>performs at least the following optimizations:
>
>- logic minimization
>- redundancy elimination
>- retiming
>- logic replication for speed-up
>- technology mapping

So are we talking about the schematic flow upto the point where
the netlist enters something like the Xilinx place and route tools,
or are we talking about including that too?

The 5 items you list are all performed by sythesis before the
netlist is passed to the P&R tools.

None of the 5 things you list should be done in a schematic flow
before the netlist is passed to the P&R tools.

Once the P&R tools get the netlist, both flows look the same.
In Xilinx's case, the current tools perform  items 1, 2, 4, and 5 .
Item 3 does not occur in the Xilinx P&R tools currently.

For each of the optimizations that the P&R tools perform, there
are cases where the result is disastrous. One of the still most
compelling reasons to still use schematics, is that there are
reasonably easy ways to inhibit this behaviour.

I would be outraged if a schematic base tool chain did ANY of
these things to the netlist before passing it on to the P&R tools,
the way synthesis does. One of the most compelling reasons for
using schematics is that you get EXACTLY what you ask for.

Certainly for expert users of FPGAs, the skills and understanding
of the target architecture allow for designs that extract the very most
out of what the chip can achieve. This often far outperforms what
synthesis tools create, because synthesis tools can't see the
big picture, and it makes pessimizations.

(And if you didn't think "pessimizations" is a word, try this:
   http://www.google.com/search?q=pessimizations&btnG=Google+Search
)

Of the 5 example design permutations you list (what you call optimizations)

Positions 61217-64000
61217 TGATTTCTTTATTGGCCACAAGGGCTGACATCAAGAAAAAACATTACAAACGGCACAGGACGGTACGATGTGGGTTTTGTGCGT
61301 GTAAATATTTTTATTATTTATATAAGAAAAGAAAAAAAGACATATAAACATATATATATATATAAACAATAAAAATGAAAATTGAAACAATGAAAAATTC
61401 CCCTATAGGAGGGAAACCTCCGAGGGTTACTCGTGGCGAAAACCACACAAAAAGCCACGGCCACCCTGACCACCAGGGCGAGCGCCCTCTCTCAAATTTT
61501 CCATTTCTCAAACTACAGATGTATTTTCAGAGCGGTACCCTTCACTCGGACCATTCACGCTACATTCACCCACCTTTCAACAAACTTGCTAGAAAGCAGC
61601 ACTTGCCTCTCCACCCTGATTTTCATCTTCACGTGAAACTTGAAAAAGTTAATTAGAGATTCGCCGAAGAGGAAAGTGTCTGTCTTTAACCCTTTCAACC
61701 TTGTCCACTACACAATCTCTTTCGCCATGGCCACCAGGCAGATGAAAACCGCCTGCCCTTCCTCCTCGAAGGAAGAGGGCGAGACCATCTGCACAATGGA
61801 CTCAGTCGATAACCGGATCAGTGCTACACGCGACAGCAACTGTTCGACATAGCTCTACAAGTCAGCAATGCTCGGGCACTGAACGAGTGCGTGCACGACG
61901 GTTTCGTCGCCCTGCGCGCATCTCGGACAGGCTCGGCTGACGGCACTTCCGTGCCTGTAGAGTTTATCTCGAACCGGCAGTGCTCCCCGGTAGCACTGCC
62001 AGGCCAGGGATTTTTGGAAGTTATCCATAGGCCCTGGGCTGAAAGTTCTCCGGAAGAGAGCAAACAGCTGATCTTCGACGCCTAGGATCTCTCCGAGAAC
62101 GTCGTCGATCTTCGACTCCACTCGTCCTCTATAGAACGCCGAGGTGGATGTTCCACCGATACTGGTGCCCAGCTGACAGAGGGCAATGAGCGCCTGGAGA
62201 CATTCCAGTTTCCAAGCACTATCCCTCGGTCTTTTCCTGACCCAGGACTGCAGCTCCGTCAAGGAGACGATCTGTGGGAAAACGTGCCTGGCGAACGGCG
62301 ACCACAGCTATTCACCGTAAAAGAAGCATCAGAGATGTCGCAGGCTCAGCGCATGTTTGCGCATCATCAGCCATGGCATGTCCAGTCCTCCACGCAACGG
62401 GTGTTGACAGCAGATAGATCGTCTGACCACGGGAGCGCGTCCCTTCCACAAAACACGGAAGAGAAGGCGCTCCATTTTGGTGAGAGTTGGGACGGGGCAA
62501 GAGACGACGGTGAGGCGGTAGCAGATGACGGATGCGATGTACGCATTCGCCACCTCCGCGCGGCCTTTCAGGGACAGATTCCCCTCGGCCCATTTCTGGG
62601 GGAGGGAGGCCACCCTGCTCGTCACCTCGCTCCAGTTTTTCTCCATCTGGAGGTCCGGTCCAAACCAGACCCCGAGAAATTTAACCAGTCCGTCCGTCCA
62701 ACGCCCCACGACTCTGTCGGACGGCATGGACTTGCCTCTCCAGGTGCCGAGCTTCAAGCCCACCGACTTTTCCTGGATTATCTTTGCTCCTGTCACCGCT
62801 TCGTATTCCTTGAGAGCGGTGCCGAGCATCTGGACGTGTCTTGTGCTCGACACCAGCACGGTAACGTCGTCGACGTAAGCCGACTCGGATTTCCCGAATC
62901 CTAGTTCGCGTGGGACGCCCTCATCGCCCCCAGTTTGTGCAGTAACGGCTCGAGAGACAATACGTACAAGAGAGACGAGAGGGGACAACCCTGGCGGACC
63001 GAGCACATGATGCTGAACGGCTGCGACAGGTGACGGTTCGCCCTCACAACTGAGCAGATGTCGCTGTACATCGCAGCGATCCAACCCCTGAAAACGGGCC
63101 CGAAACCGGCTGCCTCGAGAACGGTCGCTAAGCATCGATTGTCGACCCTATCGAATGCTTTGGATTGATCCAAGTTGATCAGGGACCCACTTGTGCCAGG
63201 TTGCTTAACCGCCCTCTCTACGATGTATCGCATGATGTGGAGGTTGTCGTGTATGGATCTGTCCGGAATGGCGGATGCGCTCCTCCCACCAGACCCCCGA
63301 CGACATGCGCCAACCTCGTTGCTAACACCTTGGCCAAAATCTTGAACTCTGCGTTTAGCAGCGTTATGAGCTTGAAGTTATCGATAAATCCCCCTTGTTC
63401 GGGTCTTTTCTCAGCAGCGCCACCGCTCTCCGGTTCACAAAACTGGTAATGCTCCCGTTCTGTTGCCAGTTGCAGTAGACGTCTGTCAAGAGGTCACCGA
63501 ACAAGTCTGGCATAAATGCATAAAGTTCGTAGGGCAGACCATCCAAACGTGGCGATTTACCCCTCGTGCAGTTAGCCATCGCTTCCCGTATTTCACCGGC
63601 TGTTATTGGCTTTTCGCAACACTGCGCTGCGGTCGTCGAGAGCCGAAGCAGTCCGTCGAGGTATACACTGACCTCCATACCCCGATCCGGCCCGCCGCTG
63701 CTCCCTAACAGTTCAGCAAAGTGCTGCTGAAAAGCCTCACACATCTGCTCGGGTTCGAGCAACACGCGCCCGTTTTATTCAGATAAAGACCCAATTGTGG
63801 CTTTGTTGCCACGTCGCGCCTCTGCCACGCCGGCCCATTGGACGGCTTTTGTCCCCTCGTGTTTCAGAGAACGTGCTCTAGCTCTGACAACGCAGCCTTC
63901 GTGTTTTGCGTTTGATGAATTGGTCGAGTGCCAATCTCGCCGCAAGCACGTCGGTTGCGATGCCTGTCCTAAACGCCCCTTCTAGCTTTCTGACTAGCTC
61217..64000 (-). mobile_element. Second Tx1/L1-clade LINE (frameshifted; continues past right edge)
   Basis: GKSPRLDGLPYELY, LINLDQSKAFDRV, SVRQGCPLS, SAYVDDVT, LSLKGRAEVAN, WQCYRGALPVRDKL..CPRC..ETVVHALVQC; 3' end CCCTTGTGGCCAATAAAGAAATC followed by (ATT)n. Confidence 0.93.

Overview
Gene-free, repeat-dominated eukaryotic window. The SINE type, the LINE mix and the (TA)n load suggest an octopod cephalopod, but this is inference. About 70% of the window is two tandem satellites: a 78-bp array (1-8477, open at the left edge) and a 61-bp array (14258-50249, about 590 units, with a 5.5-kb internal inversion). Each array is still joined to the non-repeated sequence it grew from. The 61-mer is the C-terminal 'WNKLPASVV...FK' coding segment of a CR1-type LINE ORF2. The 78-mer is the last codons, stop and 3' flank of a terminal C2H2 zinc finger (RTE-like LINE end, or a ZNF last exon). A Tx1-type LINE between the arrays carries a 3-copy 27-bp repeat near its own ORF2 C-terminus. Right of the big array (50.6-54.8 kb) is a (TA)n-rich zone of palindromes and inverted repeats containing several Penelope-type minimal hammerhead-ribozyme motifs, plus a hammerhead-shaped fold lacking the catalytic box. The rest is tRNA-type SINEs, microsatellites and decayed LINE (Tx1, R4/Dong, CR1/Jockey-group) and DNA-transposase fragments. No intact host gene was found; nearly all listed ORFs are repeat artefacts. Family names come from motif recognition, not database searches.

here is the score for the following schematic systems, upto the point
where the netlist is passed to the P&R tools.

ViewDraw:		NONE
Orcad:			NONE
Aldec:			NONE
Cadence:		NONE
ECS:			NONE
FutureNet:		NONE
Schema:			NONE
Protel:			NONE

I wonder if there is a theme here. It seems none of the schematic systems
I have listed do any of the "optimizations" you said are expected from a
schematic flow. Here's your quote again:

>If I do schematic entry, I expect from a good tool chain, that it
>performs at least the following optimizations:

But maybe you meant the whole tool chain, including P&R.
But then, as I have pointed out, these optimizations have nothing to do
with the pros/cons of using schematics.

Now, if you didn't care about getting the most out of the FPGA, or
cared far more about design time, you can skip the rest of what I have
to say.

>There are many algorithms for these optimizations and even if there
>wasn't the results would depend on the order the circuit is processed in.
>Also, there are area, speed, power and  testability trade-offs in these
>steps and relative weights may differ from version to version.

None of which has anything to do with the schematic part of the flow.

>Of course you can draw schematics that are completly based on technology
>dependant elements so there is no technology mapping.

Or you can use technology independent libraries, like the current Xilinx
Unilib libraries, where the technology dependence is hidden in the
schematic library, and the top level symbols that you use are technology
independent. Unlike synthesis, where I have to push a design through the
tools before I have a hope at finding out how something will be mapped,
with the technology independent schematic library, I just push into the sub
page of the symbol, and I see the technology dependent implementation.

For example, the Xilinx Unilib library has a 16 bit counter called CC16RE,
and the symbol is identical, regardless of the target FPGA technology.
A schematic that uses it will work regardless whether the target is any
of the following: